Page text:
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June 13, 1998
. Vreme News Digest Agency No 349
Federal government in chaos

General non-recognition

by Roksanda Nincic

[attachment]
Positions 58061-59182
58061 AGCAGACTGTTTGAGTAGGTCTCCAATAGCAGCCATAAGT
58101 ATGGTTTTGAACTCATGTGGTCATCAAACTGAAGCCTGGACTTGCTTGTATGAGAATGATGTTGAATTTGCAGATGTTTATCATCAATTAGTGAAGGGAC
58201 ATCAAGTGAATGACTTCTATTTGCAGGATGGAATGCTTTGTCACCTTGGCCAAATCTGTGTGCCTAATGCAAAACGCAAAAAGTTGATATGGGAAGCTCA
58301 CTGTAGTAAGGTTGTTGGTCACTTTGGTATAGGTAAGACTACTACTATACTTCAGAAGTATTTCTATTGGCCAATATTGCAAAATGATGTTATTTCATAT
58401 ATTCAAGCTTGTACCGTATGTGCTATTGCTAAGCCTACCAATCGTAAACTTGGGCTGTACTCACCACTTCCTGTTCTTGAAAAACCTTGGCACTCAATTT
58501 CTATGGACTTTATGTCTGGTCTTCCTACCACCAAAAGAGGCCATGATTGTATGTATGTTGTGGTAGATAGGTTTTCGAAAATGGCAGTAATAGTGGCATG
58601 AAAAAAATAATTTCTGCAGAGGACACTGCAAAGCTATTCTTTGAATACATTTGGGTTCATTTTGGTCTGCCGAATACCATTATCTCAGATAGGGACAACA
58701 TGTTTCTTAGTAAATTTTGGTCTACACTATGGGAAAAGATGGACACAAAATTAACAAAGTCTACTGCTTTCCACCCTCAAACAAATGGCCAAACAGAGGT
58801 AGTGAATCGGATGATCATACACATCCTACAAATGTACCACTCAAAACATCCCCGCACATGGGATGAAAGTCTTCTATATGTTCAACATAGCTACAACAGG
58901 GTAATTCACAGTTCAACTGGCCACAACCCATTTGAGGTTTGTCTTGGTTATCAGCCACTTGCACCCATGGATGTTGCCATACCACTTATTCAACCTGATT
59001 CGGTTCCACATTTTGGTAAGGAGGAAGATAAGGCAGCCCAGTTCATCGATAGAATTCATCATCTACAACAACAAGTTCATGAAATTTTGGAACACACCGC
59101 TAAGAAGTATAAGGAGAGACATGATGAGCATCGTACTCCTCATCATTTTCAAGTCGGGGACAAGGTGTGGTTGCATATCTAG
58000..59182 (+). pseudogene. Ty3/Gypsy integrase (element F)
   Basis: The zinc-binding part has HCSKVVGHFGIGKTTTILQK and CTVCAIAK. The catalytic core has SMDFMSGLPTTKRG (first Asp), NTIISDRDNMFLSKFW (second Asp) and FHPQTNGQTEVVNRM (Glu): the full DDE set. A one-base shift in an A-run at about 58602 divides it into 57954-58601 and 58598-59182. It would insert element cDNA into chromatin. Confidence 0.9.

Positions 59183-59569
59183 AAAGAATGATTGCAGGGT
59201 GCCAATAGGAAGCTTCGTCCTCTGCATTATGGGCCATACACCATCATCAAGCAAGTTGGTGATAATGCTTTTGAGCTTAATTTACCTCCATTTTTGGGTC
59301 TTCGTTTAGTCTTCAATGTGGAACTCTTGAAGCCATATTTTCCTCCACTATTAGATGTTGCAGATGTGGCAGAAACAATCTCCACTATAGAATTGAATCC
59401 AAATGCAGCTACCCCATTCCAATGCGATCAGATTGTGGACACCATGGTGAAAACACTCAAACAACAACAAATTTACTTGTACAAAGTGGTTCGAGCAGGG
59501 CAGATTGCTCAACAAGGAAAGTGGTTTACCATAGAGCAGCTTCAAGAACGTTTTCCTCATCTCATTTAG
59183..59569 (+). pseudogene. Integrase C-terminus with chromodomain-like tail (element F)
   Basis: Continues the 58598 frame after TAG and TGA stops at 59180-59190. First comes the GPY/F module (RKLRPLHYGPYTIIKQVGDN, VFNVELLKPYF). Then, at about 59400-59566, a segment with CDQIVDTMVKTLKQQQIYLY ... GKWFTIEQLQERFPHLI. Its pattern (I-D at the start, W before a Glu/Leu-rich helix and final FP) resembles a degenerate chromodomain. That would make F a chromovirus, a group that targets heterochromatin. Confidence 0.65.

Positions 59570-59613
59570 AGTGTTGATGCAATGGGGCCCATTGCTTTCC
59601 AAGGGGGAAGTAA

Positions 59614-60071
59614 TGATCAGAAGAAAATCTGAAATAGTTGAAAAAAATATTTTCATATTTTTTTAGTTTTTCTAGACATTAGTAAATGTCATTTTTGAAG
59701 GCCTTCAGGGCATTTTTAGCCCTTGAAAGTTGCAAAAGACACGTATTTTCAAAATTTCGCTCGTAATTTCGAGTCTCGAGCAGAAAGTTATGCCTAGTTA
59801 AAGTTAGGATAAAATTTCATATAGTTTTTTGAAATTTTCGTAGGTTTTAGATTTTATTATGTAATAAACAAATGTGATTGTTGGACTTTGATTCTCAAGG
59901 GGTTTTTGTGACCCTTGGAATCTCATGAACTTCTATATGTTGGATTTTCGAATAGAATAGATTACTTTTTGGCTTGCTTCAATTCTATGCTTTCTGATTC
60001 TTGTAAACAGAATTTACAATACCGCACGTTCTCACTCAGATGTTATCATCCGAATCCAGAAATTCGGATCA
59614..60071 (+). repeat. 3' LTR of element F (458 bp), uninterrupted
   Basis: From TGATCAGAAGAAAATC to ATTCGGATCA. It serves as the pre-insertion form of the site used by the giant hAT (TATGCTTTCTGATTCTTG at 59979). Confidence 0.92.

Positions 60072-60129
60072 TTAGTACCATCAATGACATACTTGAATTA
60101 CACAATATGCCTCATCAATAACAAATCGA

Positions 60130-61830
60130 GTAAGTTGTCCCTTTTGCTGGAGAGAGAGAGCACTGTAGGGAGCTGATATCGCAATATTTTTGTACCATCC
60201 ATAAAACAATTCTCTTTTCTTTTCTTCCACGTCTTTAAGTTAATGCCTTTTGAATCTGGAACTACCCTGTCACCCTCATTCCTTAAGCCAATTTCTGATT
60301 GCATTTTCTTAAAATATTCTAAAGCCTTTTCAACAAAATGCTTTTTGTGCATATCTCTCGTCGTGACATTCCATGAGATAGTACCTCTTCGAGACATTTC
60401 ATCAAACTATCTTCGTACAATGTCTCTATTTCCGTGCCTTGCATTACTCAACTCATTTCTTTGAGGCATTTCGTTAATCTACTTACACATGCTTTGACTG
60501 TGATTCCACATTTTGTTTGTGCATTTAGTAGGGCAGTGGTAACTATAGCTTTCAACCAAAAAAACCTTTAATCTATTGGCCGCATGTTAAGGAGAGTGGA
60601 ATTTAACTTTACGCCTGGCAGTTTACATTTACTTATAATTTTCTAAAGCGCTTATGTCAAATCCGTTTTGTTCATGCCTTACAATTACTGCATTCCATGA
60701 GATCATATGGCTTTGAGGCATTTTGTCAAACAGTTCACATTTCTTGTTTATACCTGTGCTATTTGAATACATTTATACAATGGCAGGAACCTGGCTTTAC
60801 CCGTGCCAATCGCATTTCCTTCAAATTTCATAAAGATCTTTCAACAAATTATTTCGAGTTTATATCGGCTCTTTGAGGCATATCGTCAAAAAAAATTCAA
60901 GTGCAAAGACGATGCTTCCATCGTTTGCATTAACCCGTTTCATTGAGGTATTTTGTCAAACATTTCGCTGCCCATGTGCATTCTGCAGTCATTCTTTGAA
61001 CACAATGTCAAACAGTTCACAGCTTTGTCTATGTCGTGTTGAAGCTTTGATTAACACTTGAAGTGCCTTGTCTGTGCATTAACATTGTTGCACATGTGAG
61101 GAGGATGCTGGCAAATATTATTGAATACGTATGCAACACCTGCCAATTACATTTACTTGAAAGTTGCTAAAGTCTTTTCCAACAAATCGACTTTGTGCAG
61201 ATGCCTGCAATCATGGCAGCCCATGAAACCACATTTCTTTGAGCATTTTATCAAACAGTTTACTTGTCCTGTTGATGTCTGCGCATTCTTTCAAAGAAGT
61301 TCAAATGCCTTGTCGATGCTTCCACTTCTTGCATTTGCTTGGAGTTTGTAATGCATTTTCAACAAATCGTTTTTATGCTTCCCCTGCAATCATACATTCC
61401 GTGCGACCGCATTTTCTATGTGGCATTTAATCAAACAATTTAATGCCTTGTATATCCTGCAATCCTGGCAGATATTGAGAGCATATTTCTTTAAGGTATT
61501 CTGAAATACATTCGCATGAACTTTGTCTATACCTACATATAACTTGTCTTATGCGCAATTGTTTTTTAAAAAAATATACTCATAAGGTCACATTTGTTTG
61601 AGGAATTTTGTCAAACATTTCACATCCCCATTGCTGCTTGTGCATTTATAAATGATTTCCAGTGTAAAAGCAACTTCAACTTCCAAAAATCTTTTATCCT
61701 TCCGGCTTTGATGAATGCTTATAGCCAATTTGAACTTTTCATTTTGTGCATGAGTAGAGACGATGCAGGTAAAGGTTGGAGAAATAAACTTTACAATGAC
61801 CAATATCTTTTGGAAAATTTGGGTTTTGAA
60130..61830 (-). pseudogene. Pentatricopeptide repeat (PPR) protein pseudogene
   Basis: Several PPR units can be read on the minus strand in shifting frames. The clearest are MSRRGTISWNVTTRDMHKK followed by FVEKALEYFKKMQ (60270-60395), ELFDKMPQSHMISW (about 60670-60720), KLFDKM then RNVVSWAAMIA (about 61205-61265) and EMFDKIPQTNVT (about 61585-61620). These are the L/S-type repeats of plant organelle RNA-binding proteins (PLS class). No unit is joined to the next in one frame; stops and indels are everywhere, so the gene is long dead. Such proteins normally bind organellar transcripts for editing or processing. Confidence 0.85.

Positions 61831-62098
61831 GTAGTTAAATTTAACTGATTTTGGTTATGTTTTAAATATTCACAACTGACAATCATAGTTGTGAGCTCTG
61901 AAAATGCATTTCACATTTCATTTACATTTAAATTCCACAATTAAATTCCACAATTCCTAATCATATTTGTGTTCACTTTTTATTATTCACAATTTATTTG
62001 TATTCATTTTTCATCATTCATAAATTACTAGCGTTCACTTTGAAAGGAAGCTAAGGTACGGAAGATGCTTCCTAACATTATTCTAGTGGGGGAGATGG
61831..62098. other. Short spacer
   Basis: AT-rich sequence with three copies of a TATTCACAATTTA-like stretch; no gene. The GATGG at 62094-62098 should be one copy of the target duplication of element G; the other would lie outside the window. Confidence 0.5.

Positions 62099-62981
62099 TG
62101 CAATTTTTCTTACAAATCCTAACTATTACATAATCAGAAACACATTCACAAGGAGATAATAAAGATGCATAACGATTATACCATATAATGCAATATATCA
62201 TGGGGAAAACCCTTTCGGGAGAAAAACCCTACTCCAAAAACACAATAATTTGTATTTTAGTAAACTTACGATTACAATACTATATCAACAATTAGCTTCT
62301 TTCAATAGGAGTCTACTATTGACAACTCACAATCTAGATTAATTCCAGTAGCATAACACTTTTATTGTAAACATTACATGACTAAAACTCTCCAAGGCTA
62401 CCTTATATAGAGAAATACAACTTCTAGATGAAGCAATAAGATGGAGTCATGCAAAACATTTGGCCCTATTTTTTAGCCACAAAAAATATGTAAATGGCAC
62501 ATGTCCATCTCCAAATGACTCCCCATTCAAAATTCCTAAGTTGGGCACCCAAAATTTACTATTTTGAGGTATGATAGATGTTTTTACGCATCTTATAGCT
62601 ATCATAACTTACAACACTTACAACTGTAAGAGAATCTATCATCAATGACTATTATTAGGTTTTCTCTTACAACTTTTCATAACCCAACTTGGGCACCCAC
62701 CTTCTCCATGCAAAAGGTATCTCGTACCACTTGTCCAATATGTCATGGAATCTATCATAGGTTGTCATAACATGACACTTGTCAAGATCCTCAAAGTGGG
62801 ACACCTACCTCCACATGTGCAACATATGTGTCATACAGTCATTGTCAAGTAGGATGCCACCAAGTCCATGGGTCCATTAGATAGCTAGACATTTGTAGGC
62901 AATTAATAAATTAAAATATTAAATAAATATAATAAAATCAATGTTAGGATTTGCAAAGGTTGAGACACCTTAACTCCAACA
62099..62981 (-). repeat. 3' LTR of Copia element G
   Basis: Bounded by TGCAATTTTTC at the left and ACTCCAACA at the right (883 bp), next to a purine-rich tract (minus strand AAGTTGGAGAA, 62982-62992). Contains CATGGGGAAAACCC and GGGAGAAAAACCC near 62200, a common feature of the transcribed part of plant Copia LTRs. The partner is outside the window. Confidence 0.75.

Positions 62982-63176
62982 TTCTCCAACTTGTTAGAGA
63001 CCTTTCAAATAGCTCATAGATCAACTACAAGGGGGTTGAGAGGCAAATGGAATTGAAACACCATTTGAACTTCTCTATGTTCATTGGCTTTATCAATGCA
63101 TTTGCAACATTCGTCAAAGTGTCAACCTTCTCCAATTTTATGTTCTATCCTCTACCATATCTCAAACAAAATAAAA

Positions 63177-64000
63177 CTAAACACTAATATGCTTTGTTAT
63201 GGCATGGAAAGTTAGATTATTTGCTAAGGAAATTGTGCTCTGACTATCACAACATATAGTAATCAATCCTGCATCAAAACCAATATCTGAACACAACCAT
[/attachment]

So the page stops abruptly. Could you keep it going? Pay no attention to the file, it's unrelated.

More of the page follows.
"We do not recognize" and "it doesn't exist" are the two most frequent replies you will get in Podgorica for any question regarding the federal government. The Montenegrin authorities do not recognize the federal parliament, while the Belgrade regime maintains that the outcome of the Montenegrin elections shouldn't affect the composition of federal institutions in any way. The general non-recognition has created additional chaos in the remarkably inefficient federal government. Milo Djukanovic's Montenegro wants a federal prime minister from its own ranks. Milica Pejanovic-Djurisic, president of the Democratic Party of Socialists (DPS) said the victorious coalition "For a better life" should be entitled to nominate the federal premier. Therefore, the Yugoslav president should consult his aides on forming a new government and elect a DPS candidate for the post. The resignation of Momir Bulatovic, known in Podgorica as "a private president of Milosevic's private government", is not demanded because demanding his resignation would mean recognizing him and his government. As it doesn't recognize him, DPS won't take part in consultations on the reconstruction of Bulatovic's government. Bulatovic said his new-look government would "create the conditions for cooperation with the Serbian Renewal Movement (SPO) and the Serbian Radical Party (SRS)". Even if Slobodan Milosevic respected the will of Montenegro's citizens and elected a federal premier from DPS ranks, it is quite hard to imagine that a government made of Djukanovic's reformists, SPS, JUL, and SRS could function for the nation's welfare.